Her shenanigans are silly, plot lines goofy and unrealistic, but the character who pulls the show together is, in a novel way, an emotionally powerful and inspirational woman.
Even "New Girl" Jessica Day anchors her show because despite her zany, off-the-wall sensibilities, she is still saner and stronger than the other residents of her apartment: three insecure men who are socially and professionally incompetent.
Looking back over the last two decades of television, it is encouraging to see the trend of engrossing women taking over primetime.
These women aren’t Debra from "Everybody Loves Raymond," or even Elaine from "Seinfeld," though those characters were nonetheless entertaining.
The new TV women have experienced painful divorces, abortions, sexual assaults, abduction, torture and imprisonment. They run for and have been appointed to political offices, or are the puppet masters behind the elections of others.
They run drug rings, homicide investigations and international summits.
And, the point of these shows is not that they are women (with the exception perhaps of "Madam Secretary," which makes its own feminist point about women in power), but that they are great characters and powerful people who happen to be women.
Shows of the last decade that featured prominent female characters tended to be for women and about women. They were soap opera dramas like "Desperate Housewives" and "Grey’s Anatomy."
Supporting roles, like that of CJ Cregg on "The West Wing," gave us a taste of powerful women who are given prominent placement and taken seriously by not only on-screen fellows, but by the audience as well.
Over time, we’ve reached a point of perfect combination: great female characters at the forefront of shows that generate wide appeal and succeed in primarily lead actresses driving them.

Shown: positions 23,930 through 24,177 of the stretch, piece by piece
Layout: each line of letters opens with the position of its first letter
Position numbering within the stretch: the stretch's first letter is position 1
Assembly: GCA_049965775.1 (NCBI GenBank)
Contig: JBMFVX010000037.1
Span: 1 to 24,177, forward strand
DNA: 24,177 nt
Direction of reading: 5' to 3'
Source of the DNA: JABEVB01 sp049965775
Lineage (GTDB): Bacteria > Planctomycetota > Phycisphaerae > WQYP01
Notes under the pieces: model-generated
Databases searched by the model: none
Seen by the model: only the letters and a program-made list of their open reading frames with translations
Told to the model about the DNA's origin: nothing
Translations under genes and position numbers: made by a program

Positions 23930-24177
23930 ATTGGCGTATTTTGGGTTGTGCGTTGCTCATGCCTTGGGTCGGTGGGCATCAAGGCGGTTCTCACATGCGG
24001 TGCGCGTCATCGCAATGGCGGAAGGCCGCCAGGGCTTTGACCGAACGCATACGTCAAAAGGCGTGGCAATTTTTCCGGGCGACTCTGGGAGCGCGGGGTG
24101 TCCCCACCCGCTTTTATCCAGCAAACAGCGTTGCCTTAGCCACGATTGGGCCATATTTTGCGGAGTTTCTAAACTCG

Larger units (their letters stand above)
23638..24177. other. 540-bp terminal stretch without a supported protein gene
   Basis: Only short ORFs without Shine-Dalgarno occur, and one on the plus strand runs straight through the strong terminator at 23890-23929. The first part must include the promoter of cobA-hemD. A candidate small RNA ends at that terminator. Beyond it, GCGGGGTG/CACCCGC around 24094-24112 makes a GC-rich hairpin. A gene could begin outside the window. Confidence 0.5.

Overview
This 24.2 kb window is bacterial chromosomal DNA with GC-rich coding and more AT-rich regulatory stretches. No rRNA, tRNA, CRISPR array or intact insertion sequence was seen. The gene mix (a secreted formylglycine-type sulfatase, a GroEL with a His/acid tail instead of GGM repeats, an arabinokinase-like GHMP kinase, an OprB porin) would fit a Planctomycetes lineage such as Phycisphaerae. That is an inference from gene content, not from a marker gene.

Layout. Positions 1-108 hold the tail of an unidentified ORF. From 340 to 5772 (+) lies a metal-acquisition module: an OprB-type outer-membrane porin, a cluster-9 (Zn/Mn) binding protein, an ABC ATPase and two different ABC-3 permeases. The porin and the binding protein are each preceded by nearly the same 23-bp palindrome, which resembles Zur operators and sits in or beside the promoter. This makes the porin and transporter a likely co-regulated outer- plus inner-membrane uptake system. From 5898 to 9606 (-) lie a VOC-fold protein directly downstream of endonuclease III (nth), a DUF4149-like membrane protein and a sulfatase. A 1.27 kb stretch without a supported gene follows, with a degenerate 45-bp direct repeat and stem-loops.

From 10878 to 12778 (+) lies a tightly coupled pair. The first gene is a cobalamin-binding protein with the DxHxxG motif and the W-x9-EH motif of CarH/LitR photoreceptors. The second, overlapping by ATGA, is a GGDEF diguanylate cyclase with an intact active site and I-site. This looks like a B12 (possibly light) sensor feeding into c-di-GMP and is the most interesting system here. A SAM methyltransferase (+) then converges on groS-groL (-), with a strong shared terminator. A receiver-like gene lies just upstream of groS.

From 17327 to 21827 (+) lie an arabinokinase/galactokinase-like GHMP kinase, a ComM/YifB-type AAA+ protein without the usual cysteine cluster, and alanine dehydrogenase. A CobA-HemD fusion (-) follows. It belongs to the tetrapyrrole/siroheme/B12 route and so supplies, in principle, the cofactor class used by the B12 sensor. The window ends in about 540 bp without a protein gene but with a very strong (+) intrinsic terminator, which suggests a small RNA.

A debt here is owed to Shonda Rhimes, who, after all, began her television writing career by giving us the enigmatic characters of "Grey’s Anatomy," whom we could simultaneously root for and despise.
There was Meredith Grey, who was brilliant and asinine all at once — a self-acknowledged “dark and twisty,” yet a hopeless romantic; Christina Yang, who was ambitious and unapologetically ruthless, but a generous and understanding friend; Callie Torres, who was idealistic but damaged, sexuality-questioning but steadfast in her ultimate life goals.
Compared to the handsome eye candy ensemble of the male characters in the show, these women were multi-dimensional and intriguing, laying the groundwork for this current era’s explosion of female characters with layered personalities, desires and motivations.
Ms. Rhimes took her talents further by giving us Olivia Pope and Annalise Keating, potentially two of the greatest female characters ever written.